A long time ago, way before I became an architecture critic, I was a person who looked at buildings. It never occurred to me that this was something one could do for a living. I grew up in a small town before the omnipresence of cell phones, meaning that if I was bored and didn’t have a book in hand, I had no choice but to gaze out at the world and occupy my time thinking about it. I believe that children are naturally attracted to buildings because they offer imaginative potential. Who lives in that house? Why do they live there? Why does the house look like that? Do poor people or rich people live there?
Some houses, the Queen Anne ramblers or the stately colonials, communicated even to a child status, wealth, intrigue—while my parents’ home, a perfectly normal one-story tract house built in 1995, communicated nothing but ordinariness. And yet this house was different still from the other houses on my street, some of which were built in the 1970s, others as late as the 2000s. I enjoyed comparing them to one another and having opinions on them. The stranger the house—the more modern or avant-garde—the more I liked it, simply because it was different. The year I had to ride the bus to school in the morning—one of the first children to board—I cherished being able to see every single house in my small town, none of them particularly notable, yet all of them unique and worth attention in their own right.
I am still the same: At the end of the day, I am a person who enjoys architecture. I believe that all buildings are interesting simply because they make up the backdrop of everyday life, and in each building, from the most sacred to the most mundane, one can read and interpret the history of a given place and the values of its society, from potent religiosity to drab consumerism. I believe very strongly that architecture is for everyone and that most of us are architecture critics in our own right, from the umarells in Italy—old men who stand around and watch construction sites—to my mother watching HGTV and disagreeing with how a particular renovation turned out.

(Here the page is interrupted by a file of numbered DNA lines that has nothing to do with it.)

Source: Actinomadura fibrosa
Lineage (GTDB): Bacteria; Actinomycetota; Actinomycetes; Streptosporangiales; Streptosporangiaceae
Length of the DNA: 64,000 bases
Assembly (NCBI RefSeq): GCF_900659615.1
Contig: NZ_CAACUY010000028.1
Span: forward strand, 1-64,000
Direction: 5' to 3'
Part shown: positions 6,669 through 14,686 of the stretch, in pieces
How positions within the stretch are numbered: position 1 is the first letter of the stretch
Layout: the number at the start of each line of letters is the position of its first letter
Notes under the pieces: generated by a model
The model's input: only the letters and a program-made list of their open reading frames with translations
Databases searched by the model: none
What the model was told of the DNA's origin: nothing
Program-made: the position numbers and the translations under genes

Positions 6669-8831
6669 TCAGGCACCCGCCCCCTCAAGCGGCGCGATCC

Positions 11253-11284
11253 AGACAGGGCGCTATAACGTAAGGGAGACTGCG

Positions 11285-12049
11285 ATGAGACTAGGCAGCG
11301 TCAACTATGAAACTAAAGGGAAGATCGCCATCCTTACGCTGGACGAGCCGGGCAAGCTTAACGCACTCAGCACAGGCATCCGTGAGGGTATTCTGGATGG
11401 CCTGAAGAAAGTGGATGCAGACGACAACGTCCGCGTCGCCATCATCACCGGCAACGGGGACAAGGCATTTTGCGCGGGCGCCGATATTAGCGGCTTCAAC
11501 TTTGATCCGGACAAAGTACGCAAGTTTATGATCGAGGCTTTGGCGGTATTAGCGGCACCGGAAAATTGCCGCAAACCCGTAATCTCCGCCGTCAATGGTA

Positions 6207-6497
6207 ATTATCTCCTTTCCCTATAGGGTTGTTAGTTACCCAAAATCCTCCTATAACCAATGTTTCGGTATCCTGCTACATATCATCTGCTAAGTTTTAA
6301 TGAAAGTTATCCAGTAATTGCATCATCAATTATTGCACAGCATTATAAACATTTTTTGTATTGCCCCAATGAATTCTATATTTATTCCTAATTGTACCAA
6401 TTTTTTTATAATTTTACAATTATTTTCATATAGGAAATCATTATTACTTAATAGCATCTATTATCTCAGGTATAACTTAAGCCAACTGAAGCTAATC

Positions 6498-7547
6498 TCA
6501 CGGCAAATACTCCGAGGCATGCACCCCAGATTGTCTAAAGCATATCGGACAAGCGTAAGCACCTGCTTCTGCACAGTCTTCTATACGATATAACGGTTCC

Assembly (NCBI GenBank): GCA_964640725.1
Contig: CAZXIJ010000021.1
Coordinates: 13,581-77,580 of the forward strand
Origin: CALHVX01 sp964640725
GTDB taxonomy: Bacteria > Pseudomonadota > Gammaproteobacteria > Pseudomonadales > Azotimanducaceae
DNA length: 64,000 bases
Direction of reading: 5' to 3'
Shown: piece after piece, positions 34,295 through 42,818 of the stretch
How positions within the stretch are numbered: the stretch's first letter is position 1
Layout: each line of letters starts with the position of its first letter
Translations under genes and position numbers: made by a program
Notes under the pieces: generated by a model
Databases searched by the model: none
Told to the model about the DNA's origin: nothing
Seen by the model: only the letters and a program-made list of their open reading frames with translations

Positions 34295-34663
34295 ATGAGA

We all have similar access to architecture as viewers, whether on the street or through our real estate–obsessed media landscape (after all, buildings exist in the world and cannot be hidden away). But how that built environment manifests politically adds yet another layer of interpretation. Architecture reminds us of our place in the world; it contributes to the vast visual and material landscape of intersecting inequalities under capitalism and, as a result, the sites of our collective struggles. When I look at the new construction on my block in Chicago, I do not think about the whitewashed pseudo-farmhouse solely as a (rather dull) architectural entity. I think of the two families who lived in the worker’s cottage that stood there before and wonder where they are now. I think about my own rent.
This is true not only of the vernacular but of “high” architecture as well. It takes a great deal of skill, education, money, time, and labor to be an architect. Architects learn how to analyze and execute architectural ideas in both technical and formal ways. But sometimes architects cannot see what the public sees or even what the architecture critic sees. As I said before—fortunately or unfortunately for architects—architecture accrues different layers of meaning to different people. Some of these are more positive than others. An example I use often is Paul Rudolph’s Orange County Government Center, a late-modern masterpiece comprising many protruding cubic forms. I credit the 1967 building with my own interest in architectural history, because I saw it on a trip to my mother’s hometown of Goshen, N.Y., when we got lost trying to find Dunkin’ Donuts. I dubbed it “the Lego building,” and to me it represented a kind of architectural potential I’d never experienced—I did not know buildings could look like that, and I wanted to see more buildings that looked like that.